2½ Years After It Sank, Italy Cruise Ship Costa Concordia Refloat to Start (PHOTOS)

By on
  • 2½ Years After It Sank, Italy Cruise Ship Costa Concordia Refloat to Start (PHOTOS)
    The cruise liner Costa Concordia is seen outside Giglio harbour in this February 26, 2014 file photo. REUTERS/Alessandro Bianchi REUTERS/Alessandro Bianchi
  • 2½ Years After It Sank, Italy Cruise Ship Costa Concordia Refloat to Start (PHOTOS)
    An aerial view shows the Costa Concordia as it lies on its side next to Giglio Island taken from an Italian navy helicopter in this August 26, 2013 file photo. The wreck of the Costa Concordia cruise liner is set to be refloated within 10 days, to be towed away from the Italian island where it ran aground and capsized two and a half years ago, the group organising the removal said on July 3, 2014. REUTERS/Alessandro Bianchi/Files (ITALY - Tags: DISASTER MARITIME TRANSPORT) REUTERS/Alessandro Bianchi/Fil
  • 2½ Years After It Sank, Italy Cruise Ship Costa Concordia Refloat to Start (PHOTOS)
    Tourists take a pictures from a ferry boat of the capsized cruise liner Costa Concordia as they arrive outside Giglio harbour July 13, 2014. The refloat operation for Costa Concordia is expected to begin on July 14 and be completed on July 21. REUTERS/Alessandro Bianchi (ITALY - Tags: DISASTER TRAVEL TRANSPORT) REUTERS/Alessandro Bianchi
  • 2½ Years After It Sank, Italy Cruise Ship Costa Concordia Refloat to Start (PHOTOS)
    The cruise liner Costa Concordia is seen at Giglio harbour at Giglio Island July 13, 2014. Italian authorities gave the green light to refloating the wrecked Costa Concordia cruise ship on Saturday, setting the stage for the next step in the largest maritime salvage in history to begin on Monday morning. The defunct luxury liner is due to depart Giglio on July 21, two and a half years after it struck a reef while performing a display manoeuvre to move close to shore and "salute" the port. REUTERS/Alessandro Bianchi (ITALY - Tags: DISASTER TRANSPORT MARITIME) REUTERS/Alessandro Bianchi
  • 2½ Years After It Sank, Italy Cruise Ship Costa Concordia Refloat to Start (PHOTOS)
    A damaged part of the cruise liner Costa Concordia is seen at Giglio harbour, Giglio Island July 13, 2014. Italian authorities gave the green light to refloating the wrecked Costa Concordia cruise ship on Saturday, setting the stage for the next step in the largest maritime salvage in history to begin on Monday morning. The defunct luxury liner is due to depart Giglio on July 21, two and a half years after it struck a reef while performing a display manoeuvre to move close to shore and "salute" the port. REUTERS/Alessandro Bianchi (ITALY - Tags: DISASTER TRANSPORT MARITIME) REUTERS/Alessandro Bianchi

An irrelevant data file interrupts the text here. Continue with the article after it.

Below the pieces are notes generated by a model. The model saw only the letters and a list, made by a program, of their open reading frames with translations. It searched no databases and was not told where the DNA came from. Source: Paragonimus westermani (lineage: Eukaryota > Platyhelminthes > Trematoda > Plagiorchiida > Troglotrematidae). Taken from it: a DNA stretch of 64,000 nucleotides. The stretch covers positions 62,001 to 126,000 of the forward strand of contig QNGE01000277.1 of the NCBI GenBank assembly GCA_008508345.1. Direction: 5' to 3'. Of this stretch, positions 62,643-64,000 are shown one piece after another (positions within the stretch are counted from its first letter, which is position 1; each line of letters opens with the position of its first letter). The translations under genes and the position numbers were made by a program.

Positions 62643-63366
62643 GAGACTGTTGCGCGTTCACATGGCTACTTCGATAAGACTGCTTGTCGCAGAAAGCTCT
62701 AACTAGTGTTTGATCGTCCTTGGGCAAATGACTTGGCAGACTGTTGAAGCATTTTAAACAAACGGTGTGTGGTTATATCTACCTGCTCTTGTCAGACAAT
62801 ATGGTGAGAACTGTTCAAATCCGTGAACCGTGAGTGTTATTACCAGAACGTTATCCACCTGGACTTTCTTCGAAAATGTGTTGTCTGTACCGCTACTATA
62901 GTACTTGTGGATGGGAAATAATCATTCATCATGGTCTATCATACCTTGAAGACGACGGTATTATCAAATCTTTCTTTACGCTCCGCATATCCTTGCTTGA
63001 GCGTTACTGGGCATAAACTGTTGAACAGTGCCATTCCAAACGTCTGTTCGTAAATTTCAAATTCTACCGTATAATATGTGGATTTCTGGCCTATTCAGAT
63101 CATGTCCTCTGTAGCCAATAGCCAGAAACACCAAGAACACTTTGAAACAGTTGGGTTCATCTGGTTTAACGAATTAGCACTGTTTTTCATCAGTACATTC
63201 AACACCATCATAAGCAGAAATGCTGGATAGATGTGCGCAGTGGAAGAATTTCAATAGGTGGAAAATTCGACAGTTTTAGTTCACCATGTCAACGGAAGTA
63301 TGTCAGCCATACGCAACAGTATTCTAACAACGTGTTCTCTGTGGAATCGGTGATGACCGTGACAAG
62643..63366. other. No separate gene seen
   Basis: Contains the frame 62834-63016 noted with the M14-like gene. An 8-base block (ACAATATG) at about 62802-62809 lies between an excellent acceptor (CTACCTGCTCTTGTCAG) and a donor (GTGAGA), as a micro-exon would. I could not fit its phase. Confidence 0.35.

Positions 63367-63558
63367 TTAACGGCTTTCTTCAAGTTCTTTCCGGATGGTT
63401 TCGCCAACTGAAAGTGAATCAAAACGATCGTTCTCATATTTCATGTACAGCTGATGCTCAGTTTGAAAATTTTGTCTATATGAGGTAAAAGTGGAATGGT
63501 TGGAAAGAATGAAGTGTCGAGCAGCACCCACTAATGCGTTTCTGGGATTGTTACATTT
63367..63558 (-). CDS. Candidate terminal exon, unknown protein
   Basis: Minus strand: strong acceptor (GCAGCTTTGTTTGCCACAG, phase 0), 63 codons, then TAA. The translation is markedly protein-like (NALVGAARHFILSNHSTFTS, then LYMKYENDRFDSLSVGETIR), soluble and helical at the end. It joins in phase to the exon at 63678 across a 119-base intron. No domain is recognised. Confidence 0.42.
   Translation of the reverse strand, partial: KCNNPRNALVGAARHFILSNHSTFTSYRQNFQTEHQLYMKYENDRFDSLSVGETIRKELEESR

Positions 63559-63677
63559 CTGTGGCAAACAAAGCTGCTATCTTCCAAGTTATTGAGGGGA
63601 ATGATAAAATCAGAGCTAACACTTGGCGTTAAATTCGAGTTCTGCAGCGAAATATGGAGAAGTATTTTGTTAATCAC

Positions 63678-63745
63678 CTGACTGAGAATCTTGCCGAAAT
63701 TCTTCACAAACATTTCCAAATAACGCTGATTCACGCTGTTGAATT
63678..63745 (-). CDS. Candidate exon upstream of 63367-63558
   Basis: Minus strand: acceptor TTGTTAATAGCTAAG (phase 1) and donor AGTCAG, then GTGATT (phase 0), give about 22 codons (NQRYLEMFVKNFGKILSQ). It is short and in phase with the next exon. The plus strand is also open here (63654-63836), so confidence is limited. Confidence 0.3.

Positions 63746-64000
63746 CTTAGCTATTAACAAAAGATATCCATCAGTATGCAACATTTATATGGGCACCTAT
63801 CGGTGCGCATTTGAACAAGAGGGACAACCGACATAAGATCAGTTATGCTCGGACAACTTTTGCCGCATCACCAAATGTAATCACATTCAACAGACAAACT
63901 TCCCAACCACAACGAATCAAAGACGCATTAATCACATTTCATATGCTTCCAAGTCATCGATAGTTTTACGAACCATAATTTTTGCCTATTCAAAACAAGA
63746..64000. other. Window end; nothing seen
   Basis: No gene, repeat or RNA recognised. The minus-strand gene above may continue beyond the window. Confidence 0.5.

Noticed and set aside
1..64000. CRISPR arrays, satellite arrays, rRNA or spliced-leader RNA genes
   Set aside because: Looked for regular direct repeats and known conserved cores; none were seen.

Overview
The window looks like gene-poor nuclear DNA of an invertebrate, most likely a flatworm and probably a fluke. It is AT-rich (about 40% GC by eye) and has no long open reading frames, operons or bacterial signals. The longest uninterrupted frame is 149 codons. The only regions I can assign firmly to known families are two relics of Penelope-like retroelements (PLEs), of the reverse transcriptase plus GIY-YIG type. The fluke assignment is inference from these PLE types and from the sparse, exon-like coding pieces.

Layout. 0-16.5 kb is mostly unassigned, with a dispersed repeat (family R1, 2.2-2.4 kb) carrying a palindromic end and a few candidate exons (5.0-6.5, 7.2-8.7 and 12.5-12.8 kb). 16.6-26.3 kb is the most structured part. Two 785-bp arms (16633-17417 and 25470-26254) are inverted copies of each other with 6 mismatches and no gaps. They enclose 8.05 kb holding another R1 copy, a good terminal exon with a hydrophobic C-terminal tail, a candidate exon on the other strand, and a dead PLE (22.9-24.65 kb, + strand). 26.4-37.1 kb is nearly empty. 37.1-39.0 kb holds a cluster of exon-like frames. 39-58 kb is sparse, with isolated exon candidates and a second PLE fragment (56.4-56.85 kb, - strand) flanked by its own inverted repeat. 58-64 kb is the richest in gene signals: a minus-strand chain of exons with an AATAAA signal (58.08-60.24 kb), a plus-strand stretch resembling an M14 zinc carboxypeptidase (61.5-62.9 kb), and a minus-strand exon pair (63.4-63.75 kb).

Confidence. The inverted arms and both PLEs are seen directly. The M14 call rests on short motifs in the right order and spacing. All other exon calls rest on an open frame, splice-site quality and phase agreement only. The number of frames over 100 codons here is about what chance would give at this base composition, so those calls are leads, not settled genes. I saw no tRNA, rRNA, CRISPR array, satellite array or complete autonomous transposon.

• 2½ Years After It Sank, Italy Cruise Ship Costa Concordia Refloat to Start (PHOTOS)
    People dive in front of the cruise liner Costa Concordia at Giglio harbour, Giglio Island July 13, 2014. Italian authorities gave the green light to refloating the wrecked Costa Concordia cruise ship on Saturday, setting the stage for the next step in the largest maritime salvage in history to begin on Monday morning. The defunct luxury liner is due to depart Giglio on July 21, two and a half years after it struck a reef while performing a display manoeuvre to move close to shore and "salute" the port. REUTERS/Alessandro Bianchi (ITALY - Tags: DISASTER TRANSPORT MARITIME TPX IMAGES OF THE DAY) REUTERS/Alessandro Bianchi
1 of 6

The final phase of an operation to salvage Italy's ill-fated cruise ship Costa Concordia has began on Monday, two and a half years after it sank off the island of Giglio, claiming 32 lives in the process.

The plan is to raise, tow away the 114,500-tonne vessel to the port of Genoa and then broken up for scrap.

"The most critical phase will be the first day, raising the wreck for the first time. Refloating a passenger ship this large has never been attempted before," South African Nick Sloane, in charge of the salvage operations, told AFP.

Costa Concordia, before it can be towed away for scrapping, has to be first to be refloated by 12 metres. Authorities have filled up some 30 giant hallowed steel tanks or "sponsons" with water and then fitted on the two sides of the ship.

"It is a complex operation never attempted before, but we know we can count on the best technicians in the world," Costa Crociere CEO Michael Thamm said in a statement. "I wish them all the best for the success of this great challenge."

Sloane said the 290-metre cruise ship bore too many cracks. "We know that some of them will get worse when we refloat her. We hope the cracks will stop when we think they will."

Environmentalists are concerned the hull of Costa Concordia could break apart during the salvage operation, and then spill its rotting innards into one of Europe's largest marine sanctuaries.

"Once the ship is removed from our island, no one will be celebrating because even after two years the tragedy of what we witnessed remains. We want this final phase to be over as soon as possible," the Telegraph quoted Sergio Ortelli, the mayor of Giglio.

Rotated upright in September, the ship is now sitting on an underwater platform.

Four decks of the ship are expected to emerge from beneath the waters for the first time since it ran aground in Jan 2012 off the picturesque holiday island of Giglio.

Join the Discussion